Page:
That the war in Chechnya might prove to be a more contentious issue during Putin’s visit to Paris was suggested by the publication of two human rights reports on the eve of his arrival in France. Both the Paris-based International Federation of Human Rights (FIDH) and Human Rights Watch reported new findings condemning the brutality of Moscow’s military operation in the Caucasus. FIDH, in a report entitled “Chechnya: a year of unpunished crimes,” charged that torture was becoming more generalized in Chechnya while the number of detention camps operated by Russian authorities there was actually growing. Human Rights Watch, meanwhile, published a report based on interviews with thirty-five former detainees in Chechnya. It detailed a “ghastly cycle of abuse” at the hands of Russian servicemen which includes electric shock and other forms of torture, systematic beatings, arbitrary imprisonment and frequent extortion of money from prisoners’ families” (Reuters, Los Angeles Times, October 26). With such abuses in mind, French intellectuals launched several protests against Moscow’s human rights record in Chechnya and several hundred demonstrated in central Paris on October 29, the day of the Russian-EU summit talks (Reuters, October 31).
European concerns over Chechnya were expressed in the joint EU-Russian statement issued at the conclusion of the summit talks. It consisted of but one sentence, however, and was crafted to avoid ruffling Russian sensibilities. That sentence stated the two sides’ agreement “on the necessity and the urgency of seeking a political solution while respecting the sovereignty and territorial integrity of the Russian Federation.” The emptiness of the statement was exemplified not only by Putin’s rejection, mentioned already, of talks with the Chechen leadership, but also by the fact that Moscow has pledged to European governments for a year now that it would seek a political settlement of the conflict. There has been no move in that direction. Putin added insult to injury during a press conference with Chirac and the president of the EU Commission by denying that the war in Chechnya continues today (Irish Times, October 31).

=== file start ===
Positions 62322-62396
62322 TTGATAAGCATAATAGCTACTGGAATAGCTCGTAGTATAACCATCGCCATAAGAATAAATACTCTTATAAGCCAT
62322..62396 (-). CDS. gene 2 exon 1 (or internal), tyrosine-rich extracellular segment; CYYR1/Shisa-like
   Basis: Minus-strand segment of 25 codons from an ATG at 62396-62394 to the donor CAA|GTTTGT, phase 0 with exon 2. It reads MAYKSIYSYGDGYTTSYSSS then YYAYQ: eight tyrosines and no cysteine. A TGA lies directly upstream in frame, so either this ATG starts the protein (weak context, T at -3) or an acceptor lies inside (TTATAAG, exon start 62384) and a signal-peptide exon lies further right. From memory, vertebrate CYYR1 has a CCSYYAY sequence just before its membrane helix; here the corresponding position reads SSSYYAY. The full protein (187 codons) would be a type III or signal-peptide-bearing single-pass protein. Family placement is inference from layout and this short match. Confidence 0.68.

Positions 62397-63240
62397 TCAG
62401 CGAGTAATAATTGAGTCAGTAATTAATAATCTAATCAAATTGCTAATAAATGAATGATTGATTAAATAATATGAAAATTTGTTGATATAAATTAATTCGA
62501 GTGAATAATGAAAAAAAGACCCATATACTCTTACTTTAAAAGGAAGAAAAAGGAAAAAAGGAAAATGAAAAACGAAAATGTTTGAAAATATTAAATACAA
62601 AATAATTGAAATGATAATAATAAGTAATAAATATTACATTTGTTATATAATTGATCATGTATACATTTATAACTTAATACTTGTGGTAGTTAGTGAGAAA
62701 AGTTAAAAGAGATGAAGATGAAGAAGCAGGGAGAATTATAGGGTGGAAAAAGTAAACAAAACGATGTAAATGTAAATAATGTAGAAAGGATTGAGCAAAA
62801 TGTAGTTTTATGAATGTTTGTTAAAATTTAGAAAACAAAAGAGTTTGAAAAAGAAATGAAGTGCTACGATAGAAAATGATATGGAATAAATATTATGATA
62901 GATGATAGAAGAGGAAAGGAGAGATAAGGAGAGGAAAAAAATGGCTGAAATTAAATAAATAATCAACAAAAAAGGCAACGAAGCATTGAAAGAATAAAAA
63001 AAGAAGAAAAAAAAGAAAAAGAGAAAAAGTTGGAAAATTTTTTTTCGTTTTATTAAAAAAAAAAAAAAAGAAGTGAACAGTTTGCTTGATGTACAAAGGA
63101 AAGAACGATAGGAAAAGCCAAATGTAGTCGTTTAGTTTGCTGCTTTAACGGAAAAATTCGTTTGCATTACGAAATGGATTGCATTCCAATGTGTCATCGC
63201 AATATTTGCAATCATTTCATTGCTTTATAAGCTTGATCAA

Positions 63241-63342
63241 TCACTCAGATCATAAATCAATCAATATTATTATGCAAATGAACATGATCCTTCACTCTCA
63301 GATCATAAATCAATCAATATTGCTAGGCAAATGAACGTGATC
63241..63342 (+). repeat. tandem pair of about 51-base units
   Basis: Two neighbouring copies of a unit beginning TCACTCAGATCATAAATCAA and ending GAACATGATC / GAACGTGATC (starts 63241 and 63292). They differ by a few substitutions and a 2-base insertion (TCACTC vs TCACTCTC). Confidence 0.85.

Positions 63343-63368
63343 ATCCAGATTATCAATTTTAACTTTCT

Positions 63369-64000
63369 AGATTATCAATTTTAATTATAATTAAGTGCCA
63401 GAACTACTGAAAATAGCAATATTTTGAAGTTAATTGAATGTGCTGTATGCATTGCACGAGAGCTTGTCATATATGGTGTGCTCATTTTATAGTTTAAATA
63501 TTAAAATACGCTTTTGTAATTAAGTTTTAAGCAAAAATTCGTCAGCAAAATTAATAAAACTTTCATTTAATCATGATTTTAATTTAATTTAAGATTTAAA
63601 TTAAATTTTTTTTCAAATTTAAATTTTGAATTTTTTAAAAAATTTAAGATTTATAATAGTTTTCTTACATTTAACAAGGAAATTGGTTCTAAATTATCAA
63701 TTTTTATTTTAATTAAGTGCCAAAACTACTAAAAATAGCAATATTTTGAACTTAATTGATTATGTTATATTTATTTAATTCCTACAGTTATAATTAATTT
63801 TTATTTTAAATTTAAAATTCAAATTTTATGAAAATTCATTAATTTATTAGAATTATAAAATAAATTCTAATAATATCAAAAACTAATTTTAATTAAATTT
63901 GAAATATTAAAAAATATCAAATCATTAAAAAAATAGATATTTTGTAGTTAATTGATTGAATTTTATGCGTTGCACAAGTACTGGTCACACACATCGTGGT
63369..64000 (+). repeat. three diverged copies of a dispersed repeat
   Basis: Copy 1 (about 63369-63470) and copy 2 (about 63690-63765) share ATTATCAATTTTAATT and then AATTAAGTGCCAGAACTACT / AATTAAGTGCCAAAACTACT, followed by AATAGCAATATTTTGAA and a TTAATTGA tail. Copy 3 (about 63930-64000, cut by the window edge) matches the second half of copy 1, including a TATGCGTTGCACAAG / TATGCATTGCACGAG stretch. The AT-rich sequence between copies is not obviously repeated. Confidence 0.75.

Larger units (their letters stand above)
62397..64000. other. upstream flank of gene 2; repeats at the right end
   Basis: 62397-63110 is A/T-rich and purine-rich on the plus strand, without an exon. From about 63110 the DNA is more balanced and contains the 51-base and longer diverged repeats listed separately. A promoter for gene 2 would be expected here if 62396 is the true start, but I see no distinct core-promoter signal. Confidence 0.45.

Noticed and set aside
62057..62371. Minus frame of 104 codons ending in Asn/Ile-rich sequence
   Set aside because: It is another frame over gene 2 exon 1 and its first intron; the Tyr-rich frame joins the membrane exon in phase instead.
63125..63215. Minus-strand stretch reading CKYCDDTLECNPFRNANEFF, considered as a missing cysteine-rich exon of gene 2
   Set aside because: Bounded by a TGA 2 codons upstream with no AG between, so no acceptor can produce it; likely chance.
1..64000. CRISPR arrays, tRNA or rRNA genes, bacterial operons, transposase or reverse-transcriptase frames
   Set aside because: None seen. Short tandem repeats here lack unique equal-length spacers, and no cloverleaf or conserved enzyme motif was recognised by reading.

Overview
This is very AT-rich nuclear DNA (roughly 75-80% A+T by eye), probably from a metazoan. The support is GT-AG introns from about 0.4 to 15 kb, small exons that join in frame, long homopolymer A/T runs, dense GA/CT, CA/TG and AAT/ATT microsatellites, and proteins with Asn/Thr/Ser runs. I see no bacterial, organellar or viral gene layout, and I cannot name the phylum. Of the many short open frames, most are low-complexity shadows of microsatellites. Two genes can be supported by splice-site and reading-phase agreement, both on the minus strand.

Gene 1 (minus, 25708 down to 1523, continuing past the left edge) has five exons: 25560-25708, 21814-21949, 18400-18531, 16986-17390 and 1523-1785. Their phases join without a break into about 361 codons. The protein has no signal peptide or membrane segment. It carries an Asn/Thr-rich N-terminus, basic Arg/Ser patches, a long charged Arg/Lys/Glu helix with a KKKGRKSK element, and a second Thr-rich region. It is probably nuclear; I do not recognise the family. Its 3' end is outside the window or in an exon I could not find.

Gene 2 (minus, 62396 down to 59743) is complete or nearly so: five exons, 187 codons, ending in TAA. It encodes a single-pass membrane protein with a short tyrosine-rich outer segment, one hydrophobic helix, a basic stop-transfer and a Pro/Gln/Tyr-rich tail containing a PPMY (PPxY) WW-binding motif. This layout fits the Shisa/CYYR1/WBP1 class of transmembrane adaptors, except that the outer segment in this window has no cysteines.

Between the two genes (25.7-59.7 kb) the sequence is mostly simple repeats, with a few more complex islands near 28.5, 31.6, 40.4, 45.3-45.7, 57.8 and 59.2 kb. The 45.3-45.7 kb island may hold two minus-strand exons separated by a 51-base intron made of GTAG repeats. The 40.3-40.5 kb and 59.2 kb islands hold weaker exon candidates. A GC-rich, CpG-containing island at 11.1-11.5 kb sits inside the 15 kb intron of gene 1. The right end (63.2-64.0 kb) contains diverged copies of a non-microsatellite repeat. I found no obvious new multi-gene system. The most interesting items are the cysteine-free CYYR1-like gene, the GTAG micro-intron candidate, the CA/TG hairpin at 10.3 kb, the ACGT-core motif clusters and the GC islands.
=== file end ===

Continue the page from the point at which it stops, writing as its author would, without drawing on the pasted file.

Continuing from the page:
Considerations of Chechnya aside, it was difficult to tell what sort of practical impact this week’s Paris talks will have. With regard to the EU-Russian summit, the two sides apparently looked into an EU proposal for a sharp increase in European energy imports from Russia over the next twenty years. Russia already provides 20 percent of the gas and 16 percent of the oil consumed in the EU, and Russian and EU leaders are apparently looking to double that amount over the next two decades. A working group will reportedly look at the plan, which would involve billions of dollars in European investment in Russia (Reuters, Irish Times, October 31).